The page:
Japanese Prime Minister Shinzo Abe today called a snap election, seeking a fresh term at the helm of the world's third-largest economy as tensions with nearby North Korea reach fever-pitch.
Abe hopes to capitalise on a weak and fractured opposition to sweep back into power, as polls show him regaining ground after a series of scandals.
"I will dissolve the House of Representatives on the 28th" of September, Abe told reporters, a precursor to a general election.
The prime minister did not give a date for the election but it will reportedly be on October 22.
Surveys suggest voters approve of the hardline stance taken by the nationalist Abe on North Korea, which fired two missiles over the country in the space of a month and has threatened to "sink" Japan.
According to a weekend poll in business daily Nikkei, 44% of voters plan to vote for Abe's conservative Liberal Democratic Party (LDP), while only 8% favoured the main opposition Democratic Party.
Nevertheless, one-fifth of those polled said they were still undecided, potentially opening the door for gains by a new party formed by allies of the popular mayor of Tokyo Yuriko Koike, which will field dozens of candidates.
Koike's Tomin First no Kai (Tokyo Residents First) party humiliated Abe and the LDP in local elections in July, but analysts say the new grouping has not had time to lay a national foundation to mount a serious challenge to the prime minister.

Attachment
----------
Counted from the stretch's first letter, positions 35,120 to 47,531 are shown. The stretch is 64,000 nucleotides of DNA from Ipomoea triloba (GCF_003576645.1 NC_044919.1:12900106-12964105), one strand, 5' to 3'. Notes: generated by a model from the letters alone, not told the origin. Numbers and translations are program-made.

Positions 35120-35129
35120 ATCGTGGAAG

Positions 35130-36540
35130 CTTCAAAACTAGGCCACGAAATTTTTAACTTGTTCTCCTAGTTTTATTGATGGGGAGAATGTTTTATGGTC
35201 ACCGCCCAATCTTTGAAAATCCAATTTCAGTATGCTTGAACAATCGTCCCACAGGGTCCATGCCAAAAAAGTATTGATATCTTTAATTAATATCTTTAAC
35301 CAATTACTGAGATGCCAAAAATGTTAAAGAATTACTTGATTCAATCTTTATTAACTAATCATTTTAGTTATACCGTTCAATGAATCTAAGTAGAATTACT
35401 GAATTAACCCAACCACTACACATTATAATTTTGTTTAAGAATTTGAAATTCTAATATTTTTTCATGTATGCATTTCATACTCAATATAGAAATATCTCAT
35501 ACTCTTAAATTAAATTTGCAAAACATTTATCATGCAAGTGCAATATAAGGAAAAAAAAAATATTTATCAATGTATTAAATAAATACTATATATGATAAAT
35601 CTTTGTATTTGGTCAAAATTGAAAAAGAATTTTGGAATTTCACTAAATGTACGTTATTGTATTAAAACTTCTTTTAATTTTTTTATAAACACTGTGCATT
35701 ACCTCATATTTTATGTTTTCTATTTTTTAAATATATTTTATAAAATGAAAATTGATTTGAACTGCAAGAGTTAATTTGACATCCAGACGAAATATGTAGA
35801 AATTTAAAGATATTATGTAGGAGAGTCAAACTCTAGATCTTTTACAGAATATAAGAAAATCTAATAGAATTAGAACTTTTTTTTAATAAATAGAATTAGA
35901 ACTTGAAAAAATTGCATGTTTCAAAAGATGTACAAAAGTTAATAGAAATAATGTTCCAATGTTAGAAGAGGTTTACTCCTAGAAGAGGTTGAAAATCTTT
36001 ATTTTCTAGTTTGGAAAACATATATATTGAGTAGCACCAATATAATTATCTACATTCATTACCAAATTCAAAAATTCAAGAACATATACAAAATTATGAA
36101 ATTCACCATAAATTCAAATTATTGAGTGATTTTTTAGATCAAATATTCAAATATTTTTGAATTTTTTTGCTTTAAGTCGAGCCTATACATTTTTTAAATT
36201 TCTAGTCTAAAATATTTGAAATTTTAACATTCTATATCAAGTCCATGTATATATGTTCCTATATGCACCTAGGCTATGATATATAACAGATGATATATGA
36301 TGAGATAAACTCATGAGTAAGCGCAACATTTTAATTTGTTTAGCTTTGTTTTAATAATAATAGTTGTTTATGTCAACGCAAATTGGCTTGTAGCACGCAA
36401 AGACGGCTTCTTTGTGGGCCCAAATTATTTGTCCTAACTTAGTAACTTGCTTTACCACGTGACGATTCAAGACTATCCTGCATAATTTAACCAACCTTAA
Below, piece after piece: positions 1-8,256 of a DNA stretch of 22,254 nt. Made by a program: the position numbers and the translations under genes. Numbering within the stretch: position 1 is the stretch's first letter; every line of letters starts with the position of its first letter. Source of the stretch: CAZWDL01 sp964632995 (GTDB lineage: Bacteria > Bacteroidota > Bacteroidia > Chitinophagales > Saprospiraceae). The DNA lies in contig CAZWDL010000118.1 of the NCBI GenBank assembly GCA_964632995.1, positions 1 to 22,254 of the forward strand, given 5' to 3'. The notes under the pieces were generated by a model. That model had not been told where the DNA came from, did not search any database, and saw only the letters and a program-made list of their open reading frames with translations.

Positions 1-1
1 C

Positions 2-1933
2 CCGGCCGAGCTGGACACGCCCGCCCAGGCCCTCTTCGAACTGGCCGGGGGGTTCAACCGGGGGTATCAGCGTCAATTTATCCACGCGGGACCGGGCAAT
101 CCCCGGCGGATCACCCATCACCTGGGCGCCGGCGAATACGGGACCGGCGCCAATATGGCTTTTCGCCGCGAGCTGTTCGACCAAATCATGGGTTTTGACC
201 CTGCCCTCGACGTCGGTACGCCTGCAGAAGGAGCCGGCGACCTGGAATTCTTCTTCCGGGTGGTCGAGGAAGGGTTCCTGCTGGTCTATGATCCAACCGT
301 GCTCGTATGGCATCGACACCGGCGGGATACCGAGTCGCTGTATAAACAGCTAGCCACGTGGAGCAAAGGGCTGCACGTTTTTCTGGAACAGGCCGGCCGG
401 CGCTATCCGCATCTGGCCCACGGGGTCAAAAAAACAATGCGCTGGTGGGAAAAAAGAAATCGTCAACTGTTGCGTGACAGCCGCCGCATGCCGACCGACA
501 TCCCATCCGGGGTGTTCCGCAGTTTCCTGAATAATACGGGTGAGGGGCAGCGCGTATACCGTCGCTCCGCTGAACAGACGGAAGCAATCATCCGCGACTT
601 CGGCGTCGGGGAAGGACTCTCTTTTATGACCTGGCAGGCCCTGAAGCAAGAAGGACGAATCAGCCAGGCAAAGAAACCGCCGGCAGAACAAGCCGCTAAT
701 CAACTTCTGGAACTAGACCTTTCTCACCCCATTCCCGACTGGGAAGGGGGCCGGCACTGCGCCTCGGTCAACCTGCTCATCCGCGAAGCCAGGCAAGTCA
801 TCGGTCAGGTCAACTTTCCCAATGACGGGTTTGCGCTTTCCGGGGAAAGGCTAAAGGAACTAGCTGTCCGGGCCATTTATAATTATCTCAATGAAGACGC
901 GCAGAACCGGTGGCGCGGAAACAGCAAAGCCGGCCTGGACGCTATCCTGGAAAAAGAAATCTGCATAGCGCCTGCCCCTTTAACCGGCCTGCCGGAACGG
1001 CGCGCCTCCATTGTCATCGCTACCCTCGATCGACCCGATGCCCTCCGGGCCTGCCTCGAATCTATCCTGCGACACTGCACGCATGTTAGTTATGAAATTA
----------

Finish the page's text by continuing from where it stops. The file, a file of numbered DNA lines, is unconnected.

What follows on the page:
In an apparent bid to steal Abe's limelight, Koike went before the cameras just hours before his announcement to announce she was creating a national political party called "Kibo no To" (Party of Hope).
"Japan is facing a difficult time considering the situation in North Korea. Economically, the world is making a big move while Japan's presence is gradually declining," said Koike.
"Can we continue letting (the existing lawmakers) handle politics?"
But Jeff Kingston, director of Asian Studies at Temple University in Japan, said there was "no opposition worthy of the name in Japan".
"The LDP is a giant among dwarves. It would take a major scandal to derail the Abe express," said the analyst.
The winner of the expected snap election faces a daunting in-tray of challenges ranging from an unprecedented crisis with North Korea to reviving the once world-beating Japanese economy.
In addition to threats to destroy Japan, Pyongyang has fired two missiles over the northern island of Hokkaido in the space of less than a month.
However, the North Korea crisis appears to have given the hawkish Abe a welcome boost in the polls following a series of scandals, including allegations he improperly favoured a friend in a business deal.
Despite a recent run of growth, the election winner will also have to contend with a sluggish economy, as the heavily indebted country grapples with a low birth rate and a shrinking labour force.